New weight loss drugs melt away excess pounds, but could their effects spill beyond the health-care industry?
The emergence of blockbuster glucagon-like peptide-1 (GLP-1) weight loss drugs, such as Wegovy, Ozempic and Mounjaro, has wide-ranging implications for both waistlines and investment portfolios. The popularity of these drugs, which can moderate cravings, has prompted investors to consider the long-term earnings profiles of companies that thrive on selling high-calorie snacks and treat weight-related medical issues.
Even more so than investors, doctors are watching closely for signs that the hype around these drugs is justified. To get the skinny, Double Take recently welcomed Dr. David Katz, founder of Yale University’s Yale-Griffin Prevention Research Center and former president of the American College of Lifestyle Medicine. Katz’s company, Diet ID, helps consumers assess and track their diets.
According to Katz, GLP-1 drugs are producing unprecedented weight loss, as well as metabolic benefits that improve insulin sensitivity and the management of type 2 diabetes. Research also suggests that an individual’s heart disease risk may be reduced while on the drug.
However, Katz remains cautious, as the narrative around GLP-1 drugs reminds him of similar frenzies around previous medications.
We were here once before with a drug called rimonabant. It was marketed as Acomplia, and all these same questions were being posed. This was maybe a decade ago now. It produced remarkable weight loss. Everybody was very excited. The sales were skyrocketing. It was approved in the European Union. It was under consideration by the FDA [US Food and Drug Administration]. But before the FDA approved it, data started to emerge that this drug, which was affecting brain chemistry and appetite pathways, was leading to an increase in affective disorders and suicides. And ultimately, it was determined—this was only after it was marketed widely in Europe—that it was doubling the rate of suicide. It was withdrawn in Europe, never approved in the United States, and that whole class of drugs called endocannabinoid receptor blockers was decommissioned. So, this (GLP-1) looks to be different. These incretin drugs look so far to do a whole lot more good than harm. But, I’m not ready to say this is the moment when pharmacotherapy solves the obesity pandemic.Dr. David Katz, founder and CEO of Diet ID
According to Katz, the evolution of existing obesity treatments, such as bariatric surgery, suggests new breakthroughs may initially target the most obese population, but over time more and more people could be deemed eligible.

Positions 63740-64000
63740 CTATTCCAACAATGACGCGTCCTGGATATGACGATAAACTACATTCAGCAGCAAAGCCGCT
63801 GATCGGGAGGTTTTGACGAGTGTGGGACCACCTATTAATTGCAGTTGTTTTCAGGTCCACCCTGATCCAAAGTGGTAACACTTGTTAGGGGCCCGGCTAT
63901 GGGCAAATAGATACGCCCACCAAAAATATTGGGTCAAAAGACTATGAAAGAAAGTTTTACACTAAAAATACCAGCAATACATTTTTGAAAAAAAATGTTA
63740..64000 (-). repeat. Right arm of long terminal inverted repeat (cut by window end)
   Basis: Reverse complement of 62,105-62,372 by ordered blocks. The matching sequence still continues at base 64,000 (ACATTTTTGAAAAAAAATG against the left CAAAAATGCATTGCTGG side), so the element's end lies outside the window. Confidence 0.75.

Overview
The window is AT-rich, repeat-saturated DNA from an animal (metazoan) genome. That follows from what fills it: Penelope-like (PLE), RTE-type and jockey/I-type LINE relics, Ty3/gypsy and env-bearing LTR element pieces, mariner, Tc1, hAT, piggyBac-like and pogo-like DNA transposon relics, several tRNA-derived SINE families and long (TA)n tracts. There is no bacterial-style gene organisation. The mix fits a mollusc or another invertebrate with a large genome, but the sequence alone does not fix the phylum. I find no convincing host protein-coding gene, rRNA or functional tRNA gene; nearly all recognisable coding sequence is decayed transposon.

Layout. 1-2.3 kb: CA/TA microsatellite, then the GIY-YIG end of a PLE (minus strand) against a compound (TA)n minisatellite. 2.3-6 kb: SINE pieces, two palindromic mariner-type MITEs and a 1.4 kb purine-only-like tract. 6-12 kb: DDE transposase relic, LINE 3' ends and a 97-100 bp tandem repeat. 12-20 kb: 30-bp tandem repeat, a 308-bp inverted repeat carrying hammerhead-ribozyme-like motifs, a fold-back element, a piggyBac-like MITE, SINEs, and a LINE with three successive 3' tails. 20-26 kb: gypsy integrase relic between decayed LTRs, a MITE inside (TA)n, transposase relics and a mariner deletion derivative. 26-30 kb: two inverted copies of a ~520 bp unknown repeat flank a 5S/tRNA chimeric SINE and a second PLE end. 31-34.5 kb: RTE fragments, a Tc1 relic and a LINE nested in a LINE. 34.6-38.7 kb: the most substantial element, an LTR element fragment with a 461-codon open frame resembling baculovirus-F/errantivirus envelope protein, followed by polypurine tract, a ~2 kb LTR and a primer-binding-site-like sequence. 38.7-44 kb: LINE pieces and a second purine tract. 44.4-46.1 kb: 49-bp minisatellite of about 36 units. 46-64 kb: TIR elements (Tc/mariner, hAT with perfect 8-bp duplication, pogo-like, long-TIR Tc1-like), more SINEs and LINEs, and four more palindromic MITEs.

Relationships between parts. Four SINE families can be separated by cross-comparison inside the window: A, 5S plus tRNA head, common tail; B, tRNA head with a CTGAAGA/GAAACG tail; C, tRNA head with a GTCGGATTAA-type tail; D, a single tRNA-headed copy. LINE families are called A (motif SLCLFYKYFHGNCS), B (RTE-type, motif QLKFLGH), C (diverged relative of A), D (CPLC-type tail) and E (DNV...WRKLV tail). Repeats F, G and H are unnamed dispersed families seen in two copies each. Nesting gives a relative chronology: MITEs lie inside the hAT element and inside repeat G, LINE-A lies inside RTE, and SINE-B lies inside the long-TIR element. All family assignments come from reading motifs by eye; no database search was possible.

So, we’re talking about a huge population, massive economic implications. And yes, the complications, the downstream effects of obesity basically reverberate through all of modern epidemiology and show up on almost everybody’s death certificate ultimately, because a majority of adults in the modern world are overweight or obese, and these conditions increase the risk of every major chronic disease that populates the list of leading causes of the premature death.Dr. David Katz
In Katz’s view, the GLP-1 drugs are “definitely not perfect” as they are only currently available in injectable form, and ingestible versions would need to prove stable in the gastrointestinal tract with manageable side effects. There are also concerns, Katz said, related to skin health after use of the drugs. Additionally, these medications have unclear effects on mood, perception, energy and cognition, he said.
Katz added that those studying the market implications of GLP-1s should not underestimate the ability of major food companies to stimulate appetite and keep consumers coming back.
We are definitely dealing with a situation of out of control eating, but I would say the fault is not with ourselves, but with our food supply. And I think that begs the question, do we really want to have a food supply that is willfully engineered by extremely smart, highly credentialed people using the best tech on the planet to be addictive, and then use drugs to treat that addiction?Dr. David Katz
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